ASIA/INDIA - The drama of tea pickers left to themselves

Wednesday, 9 July 2014

Dharanipur (Agenzia Fides) - A team run by the Jesuits in North Bengal is providing food and health care to the workers of a tea plantation where two people were killed at the end of last year, presumably due to causes related to malnutrition. According to information sent to Fides Agency by the Jesuits, the Indian newspaper The Telegraph had reported the news of the death of 12 people due to malnutrition and lack of care regarding three crops of tea owned by the Red Bank group, based in Kolkata. As published by the newspaper, the owners, for financial and legal problems, abandoned the three plantations, where over 2,200 people were employed.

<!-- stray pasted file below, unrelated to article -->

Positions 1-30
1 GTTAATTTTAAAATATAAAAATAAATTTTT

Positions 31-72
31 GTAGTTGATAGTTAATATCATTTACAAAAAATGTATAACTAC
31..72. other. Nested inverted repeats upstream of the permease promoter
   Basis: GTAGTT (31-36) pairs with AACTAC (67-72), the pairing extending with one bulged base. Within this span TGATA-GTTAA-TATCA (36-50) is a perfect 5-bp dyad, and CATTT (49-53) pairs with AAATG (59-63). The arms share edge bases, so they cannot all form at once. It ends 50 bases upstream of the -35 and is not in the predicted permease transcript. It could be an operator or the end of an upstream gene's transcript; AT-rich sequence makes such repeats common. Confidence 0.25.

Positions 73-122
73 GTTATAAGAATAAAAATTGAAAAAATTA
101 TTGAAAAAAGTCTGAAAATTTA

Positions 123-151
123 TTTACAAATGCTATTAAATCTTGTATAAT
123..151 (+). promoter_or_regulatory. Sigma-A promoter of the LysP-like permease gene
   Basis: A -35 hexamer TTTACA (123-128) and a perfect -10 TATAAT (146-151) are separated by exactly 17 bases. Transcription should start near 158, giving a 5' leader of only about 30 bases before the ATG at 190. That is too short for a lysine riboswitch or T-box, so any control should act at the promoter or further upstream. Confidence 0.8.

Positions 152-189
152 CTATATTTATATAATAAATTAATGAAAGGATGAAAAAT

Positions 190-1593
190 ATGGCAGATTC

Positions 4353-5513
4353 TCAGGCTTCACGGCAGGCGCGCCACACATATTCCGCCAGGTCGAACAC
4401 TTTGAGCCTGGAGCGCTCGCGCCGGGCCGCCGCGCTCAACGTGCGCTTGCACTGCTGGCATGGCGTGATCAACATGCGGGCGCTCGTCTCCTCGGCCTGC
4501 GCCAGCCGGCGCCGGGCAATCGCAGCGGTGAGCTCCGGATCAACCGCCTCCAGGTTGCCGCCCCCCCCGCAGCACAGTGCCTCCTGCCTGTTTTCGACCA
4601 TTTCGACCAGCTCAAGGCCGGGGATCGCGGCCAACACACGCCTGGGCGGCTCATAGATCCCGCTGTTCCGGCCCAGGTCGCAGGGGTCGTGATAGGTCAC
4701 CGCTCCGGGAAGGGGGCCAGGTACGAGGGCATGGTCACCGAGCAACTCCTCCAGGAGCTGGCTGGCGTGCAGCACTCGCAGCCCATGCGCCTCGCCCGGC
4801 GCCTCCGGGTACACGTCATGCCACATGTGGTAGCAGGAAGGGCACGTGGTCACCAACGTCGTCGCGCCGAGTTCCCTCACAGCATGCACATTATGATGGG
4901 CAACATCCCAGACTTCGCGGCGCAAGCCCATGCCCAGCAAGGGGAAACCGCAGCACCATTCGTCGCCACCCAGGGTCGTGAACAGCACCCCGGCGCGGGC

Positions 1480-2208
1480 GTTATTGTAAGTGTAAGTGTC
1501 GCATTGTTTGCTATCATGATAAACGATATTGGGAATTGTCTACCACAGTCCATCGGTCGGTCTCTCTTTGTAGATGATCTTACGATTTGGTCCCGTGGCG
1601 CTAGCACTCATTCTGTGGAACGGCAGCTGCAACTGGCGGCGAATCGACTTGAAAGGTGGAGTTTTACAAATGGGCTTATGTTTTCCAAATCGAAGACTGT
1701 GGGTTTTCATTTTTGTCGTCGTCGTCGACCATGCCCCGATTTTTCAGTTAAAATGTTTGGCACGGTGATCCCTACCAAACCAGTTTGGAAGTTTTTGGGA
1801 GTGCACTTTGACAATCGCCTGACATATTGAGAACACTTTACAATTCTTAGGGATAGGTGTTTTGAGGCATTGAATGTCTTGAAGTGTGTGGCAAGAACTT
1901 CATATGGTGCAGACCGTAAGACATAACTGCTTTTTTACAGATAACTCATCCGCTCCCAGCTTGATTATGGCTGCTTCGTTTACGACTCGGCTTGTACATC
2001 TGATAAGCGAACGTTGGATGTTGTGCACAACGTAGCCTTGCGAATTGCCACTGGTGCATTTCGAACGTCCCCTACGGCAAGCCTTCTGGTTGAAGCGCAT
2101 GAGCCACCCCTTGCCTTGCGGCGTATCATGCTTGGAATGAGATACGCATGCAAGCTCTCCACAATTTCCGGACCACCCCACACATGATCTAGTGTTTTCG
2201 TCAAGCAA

In the three plantations where deaths were caused because of starvation there is a desperate need for food. "We are focusing our work on the plantation in Dharanipur, the smallest, where there are 98 families and about 550 people in total - said Fr. Lalit Tirkey, SJ -. We visited the people and had a group meeting to better understand the situation". The Jesuit rescue team is pursuing its commitment "with the help we receive both in money and in kind". Attempts are also underway to make use of government resources and involve the NGOs involved in the fight against human trafficking, because we have not received any news about a dozen young women who had left Surendranagar to go to Delhi and other major cities looking for work. (SL) (Agenzia Fides 09/07/2014)